Firsts in Philadelphia
Sister Cora Marie Billings is originally from Philadelphia and maintains deep ties to the area. A West Philadelphia Catholic Girls’ High School alumna, Sister Cora Marie earned a BA in 1967—and an honorary doctorate in 2019—from Villanova.
She was the first Black woman to enter the Sisters of Mercy’s Mid-Atlantic community, joining the religious order in 1956. She went on to hold positions at archdiocesan elementary and high schools, becoming one of the first African American sisters to teach in a Catholic secondary school in Philadelphia.
She also helped to found (as did Servant of God Sister Thea Bowman, FSPA), the National Black Sisters’ Conference in 1968.
Firsts in Richmond
After moving to Richmond in 1981, Sister Cora Marie was the first African American sister to work as a campus minister at Virginia State University. She also was the director of the diocese’s Office for Black Catholics for 25 years.
Beginning in 1990, she served as the pastoral coordinator of St. Elizabeth Catholic Church for 14 years—the first Black woman in the country to lead a Catholic parish. For a time, she also supervised the lay leaders of parishes in the Diocese of Richmond. (Because of her work at St. Elizabeth, she was once a correct answer on Jeopardy!.) She served as the deputy director for Virginia’s Human Rights Council from 2007 to 2010.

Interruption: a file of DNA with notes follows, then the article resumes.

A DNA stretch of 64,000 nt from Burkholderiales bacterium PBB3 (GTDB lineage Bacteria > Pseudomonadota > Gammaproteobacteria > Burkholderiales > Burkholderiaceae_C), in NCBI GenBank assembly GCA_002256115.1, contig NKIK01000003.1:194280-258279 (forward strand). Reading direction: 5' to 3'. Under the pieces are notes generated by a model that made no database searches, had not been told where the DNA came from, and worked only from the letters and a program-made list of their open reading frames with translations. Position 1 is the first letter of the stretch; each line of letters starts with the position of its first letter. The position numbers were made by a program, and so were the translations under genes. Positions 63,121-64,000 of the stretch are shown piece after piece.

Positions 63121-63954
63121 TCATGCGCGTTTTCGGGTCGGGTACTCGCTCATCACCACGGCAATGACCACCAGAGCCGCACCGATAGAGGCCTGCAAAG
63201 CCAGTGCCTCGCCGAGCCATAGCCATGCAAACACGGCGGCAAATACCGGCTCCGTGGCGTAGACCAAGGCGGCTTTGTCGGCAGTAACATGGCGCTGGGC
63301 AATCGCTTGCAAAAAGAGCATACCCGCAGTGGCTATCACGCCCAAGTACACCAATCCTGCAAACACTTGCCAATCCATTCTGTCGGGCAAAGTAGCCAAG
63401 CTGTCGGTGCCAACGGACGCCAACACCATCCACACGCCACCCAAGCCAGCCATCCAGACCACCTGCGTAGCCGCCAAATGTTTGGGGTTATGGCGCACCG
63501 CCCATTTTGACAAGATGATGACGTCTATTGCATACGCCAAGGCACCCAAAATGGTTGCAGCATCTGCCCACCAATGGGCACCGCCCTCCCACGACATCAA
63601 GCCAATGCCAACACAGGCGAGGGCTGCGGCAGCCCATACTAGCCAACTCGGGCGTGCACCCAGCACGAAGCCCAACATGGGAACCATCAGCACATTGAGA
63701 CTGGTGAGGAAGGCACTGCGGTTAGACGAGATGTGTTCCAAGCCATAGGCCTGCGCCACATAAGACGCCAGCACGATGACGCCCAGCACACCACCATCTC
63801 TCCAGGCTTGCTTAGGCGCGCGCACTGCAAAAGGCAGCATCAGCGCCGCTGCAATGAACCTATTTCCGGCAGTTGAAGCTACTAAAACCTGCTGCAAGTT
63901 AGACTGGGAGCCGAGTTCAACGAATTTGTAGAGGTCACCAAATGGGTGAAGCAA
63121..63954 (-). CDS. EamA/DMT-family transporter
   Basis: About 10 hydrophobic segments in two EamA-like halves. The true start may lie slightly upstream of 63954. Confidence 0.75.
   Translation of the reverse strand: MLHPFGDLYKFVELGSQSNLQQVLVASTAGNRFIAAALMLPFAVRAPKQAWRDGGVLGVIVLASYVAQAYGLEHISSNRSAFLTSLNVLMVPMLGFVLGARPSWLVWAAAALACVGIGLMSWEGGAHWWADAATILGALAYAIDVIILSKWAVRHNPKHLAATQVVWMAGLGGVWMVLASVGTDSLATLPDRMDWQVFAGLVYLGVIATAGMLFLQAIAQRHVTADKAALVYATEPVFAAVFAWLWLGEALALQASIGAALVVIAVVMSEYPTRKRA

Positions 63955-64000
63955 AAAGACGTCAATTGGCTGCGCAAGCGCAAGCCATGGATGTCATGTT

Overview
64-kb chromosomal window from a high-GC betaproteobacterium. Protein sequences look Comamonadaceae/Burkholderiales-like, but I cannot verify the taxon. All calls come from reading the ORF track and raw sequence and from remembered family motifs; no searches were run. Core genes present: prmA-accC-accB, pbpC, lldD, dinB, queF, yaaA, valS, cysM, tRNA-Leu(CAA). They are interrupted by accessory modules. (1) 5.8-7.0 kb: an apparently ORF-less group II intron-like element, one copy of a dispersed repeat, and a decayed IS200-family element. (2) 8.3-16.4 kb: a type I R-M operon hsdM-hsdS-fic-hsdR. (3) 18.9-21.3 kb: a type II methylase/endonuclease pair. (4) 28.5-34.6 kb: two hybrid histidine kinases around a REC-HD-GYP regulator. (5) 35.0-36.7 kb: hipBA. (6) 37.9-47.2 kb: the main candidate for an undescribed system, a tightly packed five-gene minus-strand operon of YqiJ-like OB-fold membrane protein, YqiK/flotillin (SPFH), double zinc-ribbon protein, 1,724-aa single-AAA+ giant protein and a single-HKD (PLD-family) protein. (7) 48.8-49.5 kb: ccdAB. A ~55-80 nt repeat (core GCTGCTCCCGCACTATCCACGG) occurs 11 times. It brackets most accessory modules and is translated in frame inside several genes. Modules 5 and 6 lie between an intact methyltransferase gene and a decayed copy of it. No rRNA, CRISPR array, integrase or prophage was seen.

Sister Cora Marie’s mother, Mrs. Ethel Lee Billings, was active in the Philadelphia chapter of the Federated Colored Catholics in the 1930s. Through that work, Mrs. Billings (then, Miss Lee) advocated for a young West Catholic graduate, James Richardson, who had been denied admission to La Salle University because of his race. Mr. Richardson eventually enrolled at Villanova and graduated in 1941.
Sister Cora Marie’s grandfather, John A. Lee Sr., was a graduate of Roman Catholic High School, where he played basketball. When other high schools in the Catholic League refused to play against Roman if John Lee remained on the team, his teammates agreed that if John Lee couldn’t play, they wouldn’t play—even if it meant forfeiting every game. The Catholic League relented and compelled the schools to play against Roman.
Sister Cora Marie had two aunts who joined the Oblate Sisters of Providence in Baltimore.